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Six Unexpected Polluters Inside Your Home

When we say “air pollution,” what comes to mind? Smokestacks, acid rain, hummers? We don’t often think of the air inside our homes, schools, and workplaces as polluted, but concentrations of certain toxins can often be higher for indoor air quality than they are for outdoor air.

Before you seal off all your windows and replace the front door with a vacuum chamber, know that these toxins probably aren’t blowing in from the outside. In fact, fresh air and ventilation are keys to keeping them under control. Most originate from many of the products and appliances we use everyday. Here are some common indoor air culprits and their sources:


New construction or remodeling

Brand new homes may feel like crisp, clean canvases, but new construction can harbor a host of indoor air pollutants. This is because many materials and products used to build a home, office or any building emit volatile organic compounds (VOCs) long after the paint has dried. “Off-gassing” refers to the release of chemicals from a wide range of products and materials. New carpet (that new carpet “smell”), PVC, adhesives, etc., shed VOCs like formaldehyde, toluene, and trichloroethylene.

Attached garages can also be sources of air pollutants. Parked vehicles can still give off emissions that can sweep into the home from an attached garage. The items that tend to land on garage shelves are also typical sources of indoor air pollution, like paint, oil, varnishes, etc.

Smoking

Ok, this one isn’t exactly unexpected. If you or someone you live or work with even occasionally smokes indoors, it can cause a spike in indoor pollution concentrations, notably of a VOC called benzene. Exposure to small doses over a long period of time can lead to cancer (Source: CDC). In high enough concentrations, benzene causes symptoms similar to carbon monoxide poisoning, including drowsiness, headaches, confusion, and even death.

Furniture

Big box and mass-produced furniture is often made from pressed wood or particle board that emits formaldehyde. Upholstery can also emit toxins. Even solid wood furniture that is new or recently refinished can be sources of VOCs from varnishes.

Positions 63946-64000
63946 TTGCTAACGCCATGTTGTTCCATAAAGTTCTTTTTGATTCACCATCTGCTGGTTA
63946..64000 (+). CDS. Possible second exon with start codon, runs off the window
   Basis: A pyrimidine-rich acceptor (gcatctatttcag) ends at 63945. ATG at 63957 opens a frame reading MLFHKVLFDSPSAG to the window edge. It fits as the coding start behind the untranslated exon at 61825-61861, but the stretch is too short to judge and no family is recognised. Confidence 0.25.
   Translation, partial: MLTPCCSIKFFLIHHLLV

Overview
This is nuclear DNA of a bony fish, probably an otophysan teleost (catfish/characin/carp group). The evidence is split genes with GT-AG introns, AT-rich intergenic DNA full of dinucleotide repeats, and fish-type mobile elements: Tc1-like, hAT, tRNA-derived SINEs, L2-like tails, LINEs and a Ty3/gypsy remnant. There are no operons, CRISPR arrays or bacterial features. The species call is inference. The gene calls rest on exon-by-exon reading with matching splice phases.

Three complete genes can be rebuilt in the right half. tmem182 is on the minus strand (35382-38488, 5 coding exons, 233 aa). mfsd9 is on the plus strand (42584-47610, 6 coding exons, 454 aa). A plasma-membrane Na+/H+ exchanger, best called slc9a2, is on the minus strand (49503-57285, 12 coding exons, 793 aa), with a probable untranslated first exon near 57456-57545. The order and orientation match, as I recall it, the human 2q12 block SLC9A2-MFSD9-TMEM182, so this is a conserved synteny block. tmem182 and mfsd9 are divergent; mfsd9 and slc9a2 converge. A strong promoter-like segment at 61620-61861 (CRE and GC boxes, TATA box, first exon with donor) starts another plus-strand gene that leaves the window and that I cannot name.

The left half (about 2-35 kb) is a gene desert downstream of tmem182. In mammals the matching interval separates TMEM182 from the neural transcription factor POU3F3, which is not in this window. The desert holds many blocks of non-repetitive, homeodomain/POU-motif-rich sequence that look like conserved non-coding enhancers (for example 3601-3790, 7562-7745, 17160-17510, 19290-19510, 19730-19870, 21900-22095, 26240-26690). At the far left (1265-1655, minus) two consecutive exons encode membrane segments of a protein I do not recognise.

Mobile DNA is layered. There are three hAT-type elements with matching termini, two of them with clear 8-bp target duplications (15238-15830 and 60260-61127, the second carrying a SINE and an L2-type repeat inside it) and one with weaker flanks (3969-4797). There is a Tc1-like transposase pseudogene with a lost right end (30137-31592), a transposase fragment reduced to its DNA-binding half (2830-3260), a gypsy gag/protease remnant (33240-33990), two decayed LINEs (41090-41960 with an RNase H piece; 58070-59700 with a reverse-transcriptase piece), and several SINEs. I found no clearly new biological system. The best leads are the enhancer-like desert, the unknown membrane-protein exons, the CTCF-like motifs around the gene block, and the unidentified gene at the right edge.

Air fresheners and cleaning supplies

A study conducted to evaluate the toxicity of scented consumer products—including air fresheners, dryer sheets, detergents, all-purpose cleaners, and personal care products—found:

  • the average number of VOCs emitted was 17
  • each product emitted 1–8 toxic or hazardous chemicals
  • close to half (44%) generated at least 1 of 24 carcinogenic hazardous air pollutants
  • of the 133 VOCs detected, only ethanol was listed on any label

Office Equipment

Office equipment in the workplace, schools, and at home can emit ozone, either through off-gassing of new parts or through general use. This includes printers, fax machines, photocopiers, and computer terminals.

Humidity

Dampness can lead to mold, especially when combined with warm temperatures. Mold can also produce bacteria, VOCs, and allergens that have been linked to negative health impacts. Take a tour of common mold instigators in the home and learn how to prevent them.


Holding your breath as you look around your home, school or office? Consider these tips to help you improve indoor air quality:

  • Don’t smoke indoors or close to entryways or open windows.
  • If remodeling, look for materials that are non-toxic and won’t emit VOCs. Green building supplies like bamboo flooring, eco-paint, and non-toxic sealants are available. For larger projects, a green contractor can help you choose environmentally friendly materials.
  • Open windows to circulate air and make sure your ventilation system is up to snuff with regular maintenance checks.
  • Cut back on printing and photocopying. Keep digital files of important documents instead. (Bonus - help improve outdoor air quality at the same time by keeping air-filtering trees in the ground.)
  • Avoid buying particle board furniture or buy used furniture.
  • Store paint, lacquers, adhesive, etc. in exterior buildings or sheds if possible, and only use in well ventilated areas.
  • Opt for green cleaning supplies and personal care products. Ditch the air fresheners and scented items. That whiff of “Island Breeze” is probably more chemical than coconut.
  • Use houseplants to filter toxins from the air in your home or office.


Read more:
Indoor Air Quality Part 2
Indoor Air Quality Part 3